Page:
A few days ago I wrote about my experience shooting with the Nikon D700.
At the time, I mentioned that I had borrowed the Nikon SB-900 speedlight (now discontinued)
with which to learn the beginnings of flash photography; not wanting to go on a
complete tangent about my learnings about flash photography, I didn’t dwell on it then.
Today, though, I’d like to share some of my earliest learnings using the SB-900.
I used the book
Understanding Flash Photography
” by Bryan Peterson
as a learning reference. (I don’t think it’s necessarily the best book for this purpose,
but it served well enough as a learning reference. If I was looking to get into professional
portraiture or event photography, I’d no doubt get a book on that specifically.)
In a nutshell, the reason why flash (and other artificial lighting) is so vital
is that photography is, after all, the art of capturing light; without light,
there’s nothing the camera can capture. Common examples include indoor parties,
especially at night. Flash is also a
useful panacea for situations with unflattering natural light, such as an outdoor
barbecue at mid-day on a sunny summer day. Although an expensive addition to a
photographer’s kit (speedlights can cost as much as a decent lens), flash is
indispensable in a number of scenarios, and incredibly useful in many more.
In addition to the flash, I was given a flash umbrella and stand, and a tripod for
the camera. That was pretty much perfect for getting started, as it covers the
two primary ways of using speedlights: on-camera through-the-lens (TTL) flash,
like for event photography, and off-camera umbrella flash, for portraits.
Experience of on-camera flash
When most people think of camera flash, it’s probably of the on-camera flash
speedlight, which floods a scene with a brief burst of illumination dictated by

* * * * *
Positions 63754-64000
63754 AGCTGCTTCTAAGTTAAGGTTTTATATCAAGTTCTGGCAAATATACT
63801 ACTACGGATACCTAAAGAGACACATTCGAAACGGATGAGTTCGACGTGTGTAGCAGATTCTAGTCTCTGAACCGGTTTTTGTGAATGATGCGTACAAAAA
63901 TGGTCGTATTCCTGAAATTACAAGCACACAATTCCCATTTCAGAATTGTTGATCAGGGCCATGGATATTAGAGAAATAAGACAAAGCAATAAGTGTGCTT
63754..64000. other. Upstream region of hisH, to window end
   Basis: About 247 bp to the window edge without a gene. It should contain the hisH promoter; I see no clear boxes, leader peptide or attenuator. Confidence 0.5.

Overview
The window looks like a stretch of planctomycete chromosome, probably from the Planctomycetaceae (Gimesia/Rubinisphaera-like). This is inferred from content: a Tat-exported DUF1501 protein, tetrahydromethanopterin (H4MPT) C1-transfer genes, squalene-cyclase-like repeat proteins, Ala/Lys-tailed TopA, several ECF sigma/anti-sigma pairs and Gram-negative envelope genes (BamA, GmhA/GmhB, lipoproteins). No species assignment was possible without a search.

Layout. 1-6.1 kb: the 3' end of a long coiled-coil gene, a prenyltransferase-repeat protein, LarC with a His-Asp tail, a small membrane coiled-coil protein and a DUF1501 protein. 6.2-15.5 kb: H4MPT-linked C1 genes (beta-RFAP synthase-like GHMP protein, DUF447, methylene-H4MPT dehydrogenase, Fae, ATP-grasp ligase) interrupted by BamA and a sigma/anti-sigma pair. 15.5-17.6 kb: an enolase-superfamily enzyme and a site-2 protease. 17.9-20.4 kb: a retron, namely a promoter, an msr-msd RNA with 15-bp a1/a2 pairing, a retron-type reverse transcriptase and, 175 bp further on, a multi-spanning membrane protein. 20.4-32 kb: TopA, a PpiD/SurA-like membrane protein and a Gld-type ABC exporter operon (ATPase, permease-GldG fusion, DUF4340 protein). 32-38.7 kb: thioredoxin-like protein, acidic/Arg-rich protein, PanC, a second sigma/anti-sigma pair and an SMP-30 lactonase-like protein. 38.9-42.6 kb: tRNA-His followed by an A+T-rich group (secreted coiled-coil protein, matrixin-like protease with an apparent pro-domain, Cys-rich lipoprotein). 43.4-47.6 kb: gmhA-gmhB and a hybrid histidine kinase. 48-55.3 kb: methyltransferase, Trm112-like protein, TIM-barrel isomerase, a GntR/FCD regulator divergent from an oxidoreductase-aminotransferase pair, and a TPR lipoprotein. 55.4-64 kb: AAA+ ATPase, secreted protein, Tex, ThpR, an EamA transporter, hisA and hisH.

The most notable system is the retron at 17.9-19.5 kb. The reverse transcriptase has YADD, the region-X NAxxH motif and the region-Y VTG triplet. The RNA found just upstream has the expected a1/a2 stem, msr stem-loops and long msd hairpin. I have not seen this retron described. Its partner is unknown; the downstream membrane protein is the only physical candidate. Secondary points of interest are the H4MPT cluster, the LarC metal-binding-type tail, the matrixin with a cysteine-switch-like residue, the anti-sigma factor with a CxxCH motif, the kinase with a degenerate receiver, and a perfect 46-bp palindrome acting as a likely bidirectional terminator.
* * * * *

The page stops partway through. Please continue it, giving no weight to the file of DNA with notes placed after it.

the camera (if relying on the camera’s light meter) or the photographer (in manual).
The advantage of on-camera flash is that it empowers a photographer to disregard
natural lighting at a given spot - the speedlight supplements or even overpowers
the ambient light.
The most obvious disadvantage of the on-camera flash is the weight of the speedlight.
The SB-900, for example, is rated at 14.6 oz, which is nearly a full pound of weight.
When posted on the Nikon D700 (2 lbs) with the 24-70mm f/2.8 lens (2 lbs), that’s
5 pounds of weight to contend with!
However, there are are also some less obvious disadvantages to on-camera speedlights.
The first less-than-ideal facet is how unnatural the direction of lighting appears.
People don’t typically stare directly into the sun to be flooded with light from
the front; yet that’s more or less the impression one gets from a photo taken of
people at an event using speedlight flash. The typical vignette from an event is, “Smiling and
mildly startled well-lit people looking directly into the camera while dimly lit
activities occur in the background,” for precisely this reason.
Of course, I’m not advocating for dimly lit pictures of people with shadows across
their faces for lack of fill flash; speedlights are a photography revelation.
But the on-camera incarnation is not great for candids.
Another issue with the on-camera flash, which can only be partially alleviated,
is that the light is unnaturally concentrated.
Natural travels tens of millions of miles to Earth from the sun, and then gets
diffused through the atmosphere and clouds; by contrast, the speedlight is a small
bulb mounted onto a camera maybe two yards from someone’s face.